Who is the Faithful and Wise Servant? It's a question that the WT has misused to establish its own authority. As it is, the parable today as a cautionary tale applies to whoever it fits, but it is clear who the original servant was that inspired the parable.
Genesis 39:4-5 says that "Joseph found favor in his lord's sight and was pleasing to him, and he appointed him over his house, and all that he had he gave into Joseph's hand. And it happened that after he appointed him over his house, and over all that was his, the Lord blessed the house of the Egyptian." Does that sound familiar in any way? The statement bears close resemblance with the Parable of the Faithful and Wise Servant (Luke 12:42-46) which begins with the question, "Who then is the faithful and wise servant whom the lord appointed over his house to give them rations of food at the appointed time?" The resemblance in wording is especially close when we examine the original Greek:
Luke 12:42 katestesen ... epi tes oiketeias autou "appointed over his house"LXX Gen. 39:4 katestesen auton epi tou oikou autou "appointed him over his house"
Genesis 39:4-5 is in fact the ONLY PLACE in the LXX where kathistemi is followed by epi + oik-. The closest other parallels are also from the story of Joseph (cf. Genesis 41:33, 40-43; 45:8; Psalm 105:21). Furthermore, the phrase became almost a stereotyped feature of the story of Joseph, related like a refrain in retellings of the story:
"The king ... appointed him lord over his house (katestesen auton kurion tou oikou autou)." (Psalm 105:21; LXX)
"Potiphar ... appointed (ashemo) Joseph over all of his house (diba kwellu betu)." (Jubilees 39:3)
"Joseph ... received authority over (epi) his fellow-servants and the charge of the whole household....[Potiphar] appointed (kathistato) him steward of his household (tes oikias)." (Philo, Joseph, 37-38)
"This chief officer of Pharaoh entrusted to me his household (ton oikon autou)." (Testament of Joseph 2:1)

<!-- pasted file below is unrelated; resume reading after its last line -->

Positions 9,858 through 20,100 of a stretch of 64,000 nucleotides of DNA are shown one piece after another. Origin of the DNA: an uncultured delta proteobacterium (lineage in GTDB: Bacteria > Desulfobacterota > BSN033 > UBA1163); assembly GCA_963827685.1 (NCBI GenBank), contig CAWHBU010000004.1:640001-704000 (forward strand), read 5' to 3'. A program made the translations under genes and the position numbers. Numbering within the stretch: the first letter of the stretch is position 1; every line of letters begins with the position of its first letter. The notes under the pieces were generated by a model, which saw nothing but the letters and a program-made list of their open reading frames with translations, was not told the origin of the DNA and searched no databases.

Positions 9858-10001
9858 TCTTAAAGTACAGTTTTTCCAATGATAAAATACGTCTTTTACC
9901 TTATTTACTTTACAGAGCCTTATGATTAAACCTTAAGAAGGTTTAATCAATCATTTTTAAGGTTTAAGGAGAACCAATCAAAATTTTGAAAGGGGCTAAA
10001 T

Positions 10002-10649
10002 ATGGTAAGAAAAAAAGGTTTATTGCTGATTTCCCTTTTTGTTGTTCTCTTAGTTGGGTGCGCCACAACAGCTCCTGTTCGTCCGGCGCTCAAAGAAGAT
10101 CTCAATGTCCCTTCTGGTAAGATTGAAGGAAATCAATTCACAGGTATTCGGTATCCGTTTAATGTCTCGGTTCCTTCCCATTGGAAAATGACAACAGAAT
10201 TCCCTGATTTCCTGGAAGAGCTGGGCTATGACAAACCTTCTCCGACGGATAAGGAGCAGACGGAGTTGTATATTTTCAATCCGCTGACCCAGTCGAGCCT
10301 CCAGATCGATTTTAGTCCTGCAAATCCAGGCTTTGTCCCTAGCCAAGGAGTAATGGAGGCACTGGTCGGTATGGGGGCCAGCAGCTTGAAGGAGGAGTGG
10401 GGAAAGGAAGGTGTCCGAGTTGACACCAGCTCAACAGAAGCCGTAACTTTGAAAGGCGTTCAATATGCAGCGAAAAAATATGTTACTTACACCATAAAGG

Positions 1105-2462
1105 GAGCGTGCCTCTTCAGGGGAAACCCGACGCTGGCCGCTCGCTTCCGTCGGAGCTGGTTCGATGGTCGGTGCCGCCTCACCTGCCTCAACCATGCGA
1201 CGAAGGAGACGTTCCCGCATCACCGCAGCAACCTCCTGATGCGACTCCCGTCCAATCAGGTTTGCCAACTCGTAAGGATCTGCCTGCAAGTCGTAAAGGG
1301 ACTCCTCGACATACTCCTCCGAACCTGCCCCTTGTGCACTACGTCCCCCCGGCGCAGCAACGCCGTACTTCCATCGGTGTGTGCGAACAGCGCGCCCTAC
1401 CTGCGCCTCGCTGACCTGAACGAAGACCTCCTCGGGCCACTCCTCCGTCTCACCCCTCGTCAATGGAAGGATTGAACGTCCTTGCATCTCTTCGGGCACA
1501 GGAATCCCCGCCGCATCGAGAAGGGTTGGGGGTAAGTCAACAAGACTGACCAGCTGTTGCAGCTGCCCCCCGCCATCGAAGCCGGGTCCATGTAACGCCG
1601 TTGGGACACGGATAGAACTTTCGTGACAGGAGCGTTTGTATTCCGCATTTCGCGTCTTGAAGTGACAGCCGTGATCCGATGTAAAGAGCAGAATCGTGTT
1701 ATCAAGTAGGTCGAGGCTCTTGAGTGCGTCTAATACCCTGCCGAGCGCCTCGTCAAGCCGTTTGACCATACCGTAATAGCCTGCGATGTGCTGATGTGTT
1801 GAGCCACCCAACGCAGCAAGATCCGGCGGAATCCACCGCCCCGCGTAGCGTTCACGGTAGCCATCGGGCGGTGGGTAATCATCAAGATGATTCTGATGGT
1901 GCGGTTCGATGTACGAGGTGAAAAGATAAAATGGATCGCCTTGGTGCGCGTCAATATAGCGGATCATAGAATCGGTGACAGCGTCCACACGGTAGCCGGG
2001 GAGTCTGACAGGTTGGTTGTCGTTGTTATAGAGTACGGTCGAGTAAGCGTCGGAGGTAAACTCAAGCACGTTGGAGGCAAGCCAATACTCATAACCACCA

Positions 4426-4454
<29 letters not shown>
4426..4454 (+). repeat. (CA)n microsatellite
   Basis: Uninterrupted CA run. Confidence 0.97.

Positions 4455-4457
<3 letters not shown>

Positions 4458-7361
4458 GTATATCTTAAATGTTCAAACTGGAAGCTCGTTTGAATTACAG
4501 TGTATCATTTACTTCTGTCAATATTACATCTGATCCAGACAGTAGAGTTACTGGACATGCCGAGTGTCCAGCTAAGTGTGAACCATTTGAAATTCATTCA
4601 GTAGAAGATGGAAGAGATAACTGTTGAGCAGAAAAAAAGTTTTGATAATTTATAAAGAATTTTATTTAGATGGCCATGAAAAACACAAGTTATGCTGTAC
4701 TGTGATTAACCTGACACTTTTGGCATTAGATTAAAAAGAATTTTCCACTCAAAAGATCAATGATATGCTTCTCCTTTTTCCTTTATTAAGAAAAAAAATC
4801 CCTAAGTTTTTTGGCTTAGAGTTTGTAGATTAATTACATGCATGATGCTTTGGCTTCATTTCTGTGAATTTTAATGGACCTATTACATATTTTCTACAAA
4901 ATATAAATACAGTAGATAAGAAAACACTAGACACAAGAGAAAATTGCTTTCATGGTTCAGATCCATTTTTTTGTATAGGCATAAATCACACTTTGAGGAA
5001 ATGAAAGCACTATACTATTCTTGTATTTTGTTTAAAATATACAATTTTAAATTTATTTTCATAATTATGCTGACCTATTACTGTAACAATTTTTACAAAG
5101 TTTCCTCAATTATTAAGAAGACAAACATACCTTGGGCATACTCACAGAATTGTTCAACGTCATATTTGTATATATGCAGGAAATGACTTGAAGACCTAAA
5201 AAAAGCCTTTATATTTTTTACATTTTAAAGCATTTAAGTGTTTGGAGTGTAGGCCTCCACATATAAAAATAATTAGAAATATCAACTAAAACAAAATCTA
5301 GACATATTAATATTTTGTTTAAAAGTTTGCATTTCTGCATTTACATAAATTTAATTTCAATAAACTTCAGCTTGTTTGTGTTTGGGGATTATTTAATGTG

"Potiphar ... committed the charge of his household (ton oikon) into his hands." (Josephus, Antiquities 2.39)
"Pharaoh ... appointed (katestesen) him ruler over Egypt and over all his household (eph' holon ton oikon autou)." (Acts 7:9-10)
"Pharaoh ... appointed (katestesen) me chief over (epi) the whole land of Egypt." (Joseph and Asenath 20:9)
Clearly Joseph was well remembered as the servant who had been appointed over the entire house of first Potiphar and then Pharaoh. What about the rest of Luke 12:42? There are four key words: "the lord" (ho kurios), "wise" (phronimos), "servant" (doulos), and "ration of grain" (to sitometrion) usually mistranslated as "food". Each of these terms has its counterpart in the traditions about Joseph. He is appointed by Potiphar, his "lord" (kurios, Genesis 39:3-4). He is especially "wise", as Genesis 41:33, 39 (LXX) applies phronimos to him, and in Psalm 105:21-22 (LXX) we read that Joseph taught wisdom (sophisai) to the elders of Eygpt. Joseph's wisdom was proverbial. Josephus (Antiquities 2.9 applies no fewer than six different synonyms (sophia, sunesis, dexiotes, phronesis, phronema, and logismos) to him, and Artapanus (fr. 2), Philo (Joseph, 117), Acts 7:10, Targum Onq. Genesis 37:3 all describe him as wise as well. Joseph is also his lord's "servant" (pais, Genesis 39:17, 19; 41:12), who had been sold into slavery. Although the LXX uses pais of Joseph, Philo and the Testament of Joseph use doulos to refer to him repeatedly (cf. Testament of Joseph 1:5, 11:2-3, 13:6-8, 15:2; Philo, Joseph 37, 47, 51, 66). And it is Joseph who supplies the rations of grain to Egypt during a time of famine after waiting through seven years of plenty (Genesis 41:53-57), clearly at the proper "appointed time".
Regarding this last point though the phrase to sitometrion "ration of grain" does not occur in the LXX, sitos "grain" is one of the key words in the story of Joseph, and the related verb sitometreo "deal out rations of grain" occurs only twice in the LXX -- and both with Joseph as the subject (Genesis 47:12, 14). Artapanus claimed that it was Joseph who discovered food rationing (metra; cf. fr. 2), and Luke's dounai/didonai + to sitometrion "give out rations of grain" recalls expressions throughout the Joseph literature that relate Joseph's deeds:
"your gift of grain (sitodosias)." (Genesis 42:19; cf. 42:33)
"Joseph ... ordered his steward to give them their measures of grain (siton ... dounai memetremenon).... Joseph still gave them grain (siton ... didontos)." (Josephus, Antiquities 2.189)
"He is giving grain (sitodotei) to the whole land....I too will go to my grain giving (sitodosian) and will give grain (doso siton)." (Joseph and Asenath 4:8; 26:3)